Eating Your Way to a Better Pouch

When planning their diet, a pouch patient should ask themselves two questions: “How am I going to achieve an adequate nutritional intake?” and “How will what I eat affect my pouch?”.

Nutritional intake

When considering the first question you must bear in mind that it is desirable to take a varied and well-balanced diet, and vital to take plenty of fluids and keep salt levels to.

Typically you should drink 6 to cups of fluid a day (1½ to 2 litres) in the form of water, tea, coffee and unsweetened fruit juices. You should also add a teaspoon of salt to your food every day because without a colon you are at risk of not absorbing the salt your body needs to stay healthy.

There are times when you need to be extra careful about keeping your fluid and salt intake up. These are when you are suffering from vomiting, diarrhoea or excessive perspiration due to hot weather or exercise, and also during the first few weeks after surgery.

At times like these increase your fluid and salt intake, and if necessary take oral rehydration fluid (you can buy sachets of powder for this from your pharmacist).

As always, if the condition is severe, or persists, seek medical help.

Eating and your pouch

As far as the effects eating has on the pouch there are no set rules. Pouch function is often just as affected by your eating pattern as it is by individual foods. If you think your food is adversely affecting your pouch keep a food and symptom diary.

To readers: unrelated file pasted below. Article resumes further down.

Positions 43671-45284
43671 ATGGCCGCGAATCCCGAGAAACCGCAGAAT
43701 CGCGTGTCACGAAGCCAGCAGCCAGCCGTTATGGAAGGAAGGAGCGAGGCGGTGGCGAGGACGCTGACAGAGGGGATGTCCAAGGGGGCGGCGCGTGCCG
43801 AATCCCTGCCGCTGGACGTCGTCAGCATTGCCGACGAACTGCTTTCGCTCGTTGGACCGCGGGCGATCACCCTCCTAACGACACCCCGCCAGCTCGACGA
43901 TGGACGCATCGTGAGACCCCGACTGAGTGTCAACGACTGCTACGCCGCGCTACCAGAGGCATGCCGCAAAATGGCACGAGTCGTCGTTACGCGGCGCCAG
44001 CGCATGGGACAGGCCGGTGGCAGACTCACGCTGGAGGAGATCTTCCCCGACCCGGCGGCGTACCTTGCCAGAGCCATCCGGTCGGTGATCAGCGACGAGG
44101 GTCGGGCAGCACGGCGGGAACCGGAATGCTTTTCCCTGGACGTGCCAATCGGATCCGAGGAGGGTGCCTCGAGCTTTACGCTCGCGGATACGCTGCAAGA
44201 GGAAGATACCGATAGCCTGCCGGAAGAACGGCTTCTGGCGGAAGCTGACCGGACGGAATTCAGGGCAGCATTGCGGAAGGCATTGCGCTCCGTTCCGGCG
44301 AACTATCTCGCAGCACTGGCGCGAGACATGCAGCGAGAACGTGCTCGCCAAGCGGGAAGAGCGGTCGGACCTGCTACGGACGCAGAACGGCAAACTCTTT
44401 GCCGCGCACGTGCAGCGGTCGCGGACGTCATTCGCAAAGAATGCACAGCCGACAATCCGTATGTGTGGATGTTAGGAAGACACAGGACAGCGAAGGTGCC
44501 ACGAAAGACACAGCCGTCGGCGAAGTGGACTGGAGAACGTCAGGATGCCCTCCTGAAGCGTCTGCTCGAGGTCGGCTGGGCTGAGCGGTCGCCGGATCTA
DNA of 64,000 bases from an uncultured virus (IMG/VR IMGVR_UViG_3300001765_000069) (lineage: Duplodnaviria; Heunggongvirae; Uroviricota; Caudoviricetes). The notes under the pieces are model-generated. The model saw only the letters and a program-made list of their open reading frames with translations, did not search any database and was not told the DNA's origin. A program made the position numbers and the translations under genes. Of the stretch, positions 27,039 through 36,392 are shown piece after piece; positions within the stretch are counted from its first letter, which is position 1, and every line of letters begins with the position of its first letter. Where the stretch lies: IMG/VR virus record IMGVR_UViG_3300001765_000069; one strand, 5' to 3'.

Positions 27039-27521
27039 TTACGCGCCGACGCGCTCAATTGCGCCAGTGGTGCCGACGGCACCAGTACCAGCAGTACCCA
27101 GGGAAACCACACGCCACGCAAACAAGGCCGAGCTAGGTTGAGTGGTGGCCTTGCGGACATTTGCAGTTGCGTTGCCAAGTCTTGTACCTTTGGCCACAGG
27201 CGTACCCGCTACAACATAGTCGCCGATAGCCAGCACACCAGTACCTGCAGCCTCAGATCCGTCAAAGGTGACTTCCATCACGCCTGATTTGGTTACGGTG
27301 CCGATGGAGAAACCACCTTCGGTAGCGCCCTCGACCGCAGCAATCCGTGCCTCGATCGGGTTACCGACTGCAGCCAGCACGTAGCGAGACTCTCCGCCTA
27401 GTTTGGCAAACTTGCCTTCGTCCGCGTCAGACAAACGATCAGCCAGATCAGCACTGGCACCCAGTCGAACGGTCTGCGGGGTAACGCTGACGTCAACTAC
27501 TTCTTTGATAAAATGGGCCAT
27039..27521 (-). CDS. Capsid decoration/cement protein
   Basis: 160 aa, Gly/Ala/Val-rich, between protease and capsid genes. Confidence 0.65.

It is worth retrying problem foods - they may not cause you problems after a while. But always bear in mind that variety is essential for good health.

Eating patterns

Obviously bowel frequency increases with the number of meals eaten. If you feel you are suffering from going to the loo too often try consuming no more than three meals a day. If you are troubled by getting up in the middle of the night to empty your pouch try eating your last meal of the day earlier, and perhaps make your largest meal of the day at lunchtime.

Food effects

Different foods have different effects on different people. What may cause one pouch patient a problem may not bother another. However, the following guidelines make sense for many pouch patients.

Thickening

Soluble fibre thickens the consistency of the stool and therefore reduces frequency. This can be found in oats, peas, beans, lentils and barley. Insoluble fibre holds fluid but encourages faster transit time, thus increasing frequency. This can be found in wholemeal bread and wholegrain cereals.
Increased output.

Foods which increase output are:

  • alcohol
  • caffeinated beverages
  • citrus fruit
  • chocolate
  • beans
  • leafy green vegetables
  • raw fruits and vegetables

Another culprit is sugar which attracts fluid into the small bowel through osmosis causing a larger, more watery stool.

Decreased output

The following foods decrease bowel output:

  • bananas
  • rice
  • cheese
  • creamy peanut butter
  • tapioca
  • white bread
  • potato
  • suet pudding

Avoiding wind

Chew your food thoroughly and cut down on fizzy drinks if you are troubled by wind. Wind can also be caused by talking too much during a meal!

Meet

Our 2017 Information Day took place on Saturday 13 May at St. Mark's Hospital, Harrow.

The event was a great success attended by 54 people (excluding Committee members and Presenters).

Recordings of the presentations will soon be available to view on the web site. 

SAVE THE DATE!

Information Day 2018 will take place at St. Marks Hospiltal Saturday 12 May 2018

For further information please contact

Susan Burrows
Membership secretary
membership@redliongroup.org 

Download the programme for 2017 information day.

Join

Please download a PDF membership application form to join the Red Lion Group.

Talk

Share your experiences of having a pouch or seek support in our online pouch forum.

Watch

Visit our YouTube channel to learn all about pouches.